As soon as he arrived in the northern Palestinian Jordan Valley, Uri, riding tall on horseback – began to sow fear and chase the Palestinian shepherds. Not long ago he was joined by youngsters from various Jewish settler-colonies prior to their military induction, the so-called “hill youth”. A large group comprised of dozens of youngsters has recently based itself in the northern Valley – in the settler-colonies of Hemdat, Maskiyot and Rotem, and overall violence has risen. As the Israeli army refrains from chasing away Palestinian shepherds of late, these youngsters have begun to harass the shepherds systematically and to chase them away from their grazing grounds with threats, by stone-throwing and by racing their mini-tractors into flocks of sheep and goats – sometimes with protection from the army.  Until 2018, Uri and his friends mostly harassed  the shepherds from Hadidiya, Khalat Makhoul and Samra. One of the Samra villagers, who was harassed daily for months on end, has given up, sold his flock and left the region. Lately, Uri has moved his flock or part of it to the Maskiyot settler-colony and taken over the entire area up to the Rotem settler-colony (about 10 kilometers beeline from Hemdat). The Palestinian shepherds of En Al Hilwa, Umm Jimal and Al Farsiya have been told they are not allowed to cross the Allon Road eastward with their flocks, even in this northern part where there is no ditch and where they are used to graze. Israeli human rights groups such as Taayush and Combatants for Peace are involved in the ongoing operation of accompanying Palestinian shepherds, and they are joined by members of MachsomWatch. Only with this help do these families manage to hold on to their flocks, as has been reported by our members on 1.12.2018.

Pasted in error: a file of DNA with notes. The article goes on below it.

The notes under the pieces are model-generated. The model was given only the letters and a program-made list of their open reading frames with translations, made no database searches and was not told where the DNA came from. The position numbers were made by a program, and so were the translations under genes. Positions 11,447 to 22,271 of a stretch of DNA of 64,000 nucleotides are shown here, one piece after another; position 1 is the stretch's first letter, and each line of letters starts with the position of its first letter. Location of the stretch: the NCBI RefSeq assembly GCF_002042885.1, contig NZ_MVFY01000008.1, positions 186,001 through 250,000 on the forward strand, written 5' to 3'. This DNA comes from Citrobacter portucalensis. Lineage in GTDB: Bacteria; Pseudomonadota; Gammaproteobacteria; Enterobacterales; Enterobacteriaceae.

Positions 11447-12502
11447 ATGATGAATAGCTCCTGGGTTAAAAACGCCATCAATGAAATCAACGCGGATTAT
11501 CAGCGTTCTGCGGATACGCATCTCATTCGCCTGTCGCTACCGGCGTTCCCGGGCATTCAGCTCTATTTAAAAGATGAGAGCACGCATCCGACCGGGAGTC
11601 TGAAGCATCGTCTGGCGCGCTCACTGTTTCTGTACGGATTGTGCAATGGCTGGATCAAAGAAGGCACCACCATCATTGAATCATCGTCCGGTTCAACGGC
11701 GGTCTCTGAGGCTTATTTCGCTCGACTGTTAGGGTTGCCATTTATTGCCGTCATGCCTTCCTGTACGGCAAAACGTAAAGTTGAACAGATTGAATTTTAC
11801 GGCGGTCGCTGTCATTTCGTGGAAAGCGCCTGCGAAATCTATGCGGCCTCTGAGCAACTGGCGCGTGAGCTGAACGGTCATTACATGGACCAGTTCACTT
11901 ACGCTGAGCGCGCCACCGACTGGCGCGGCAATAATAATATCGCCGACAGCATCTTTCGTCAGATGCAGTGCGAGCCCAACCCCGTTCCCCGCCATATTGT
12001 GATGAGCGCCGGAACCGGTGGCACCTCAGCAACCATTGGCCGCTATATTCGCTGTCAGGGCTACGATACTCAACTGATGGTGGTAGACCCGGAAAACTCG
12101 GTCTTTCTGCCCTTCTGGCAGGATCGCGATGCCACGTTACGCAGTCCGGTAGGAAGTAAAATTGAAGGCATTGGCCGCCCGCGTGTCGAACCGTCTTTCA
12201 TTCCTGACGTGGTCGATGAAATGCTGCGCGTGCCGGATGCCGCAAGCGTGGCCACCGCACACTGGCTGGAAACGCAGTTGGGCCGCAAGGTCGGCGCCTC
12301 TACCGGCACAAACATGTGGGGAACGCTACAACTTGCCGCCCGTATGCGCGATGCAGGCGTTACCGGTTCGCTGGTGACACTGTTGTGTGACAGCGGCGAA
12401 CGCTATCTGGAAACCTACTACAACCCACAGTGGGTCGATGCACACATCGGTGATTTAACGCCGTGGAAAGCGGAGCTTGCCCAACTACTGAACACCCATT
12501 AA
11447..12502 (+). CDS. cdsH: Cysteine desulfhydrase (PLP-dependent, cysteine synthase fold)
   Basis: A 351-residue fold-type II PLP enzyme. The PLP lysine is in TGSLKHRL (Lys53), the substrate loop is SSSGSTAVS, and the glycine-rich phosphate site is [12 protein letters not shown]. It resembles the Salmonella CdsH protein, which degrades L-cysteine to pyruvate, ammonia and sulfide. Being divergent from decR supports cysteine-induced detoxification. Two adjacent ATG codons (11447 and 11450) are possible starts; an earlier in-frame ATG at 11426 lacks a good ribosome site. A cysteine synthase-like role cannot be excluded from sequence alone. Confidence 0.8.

The ecological settler-colony Hemdat has also coveted the neighboring grazing hillside grounds and tries to chase away Palestinian shepherds from the area in any way it can – inciting the army against them, exerting violence upon the shepherds and their flocks, and now even false complaints. In the beginning of February, the daughter of Rotem’s security officer lodged a complaint against a Palestinian – Az- A-Deen – for allegedly throwing stones at her while she was hiking in the hills. He was arrested, interrogated and released. It is important to note that Israel never rushes to release Palestinians. He was released because the accusation was fictitious. Palestinian witnesses said that at the end of her hike she passed them and even greeted them with a smile. Several days later, he was arrested again, this time with his brother. She had changed her version and claimed that he sexually harassed and abused her. In her interrogation by the police, she kept contradicting herself and finally ran away. This was reported by MachsomWatch members from the Salem Military Court on 14.2.2019.  

Palestinians in the southern part of the Jordan Valley, too, suffer from the settler-colonists and the army. About a decade ago, two pirate outposts were erected there – the Omer Ranch and Mevo’ot Yericho, and these settler-colonists attack the Ujja region Palestinians time and time again. The latter also “enjoy” the army’s nocturnal “visits”. In January 2019 outpost settler-colonists physically assaulted local shepherds and a confrontation ensued. The army intervened and ordered everyone to leave the area.

One can only conclude that the joint conduct of the Jewish settler-colonists, the Israeli army and the Civil Administration in the Palestinian Jordan Valley for the past few years – especially demolitions, expulsion and harassment of shepherds – attests to an acceleration and intensification of Israeli policy, intentional and conscious – of distancing Palestinians from the Jordan Valley region for good.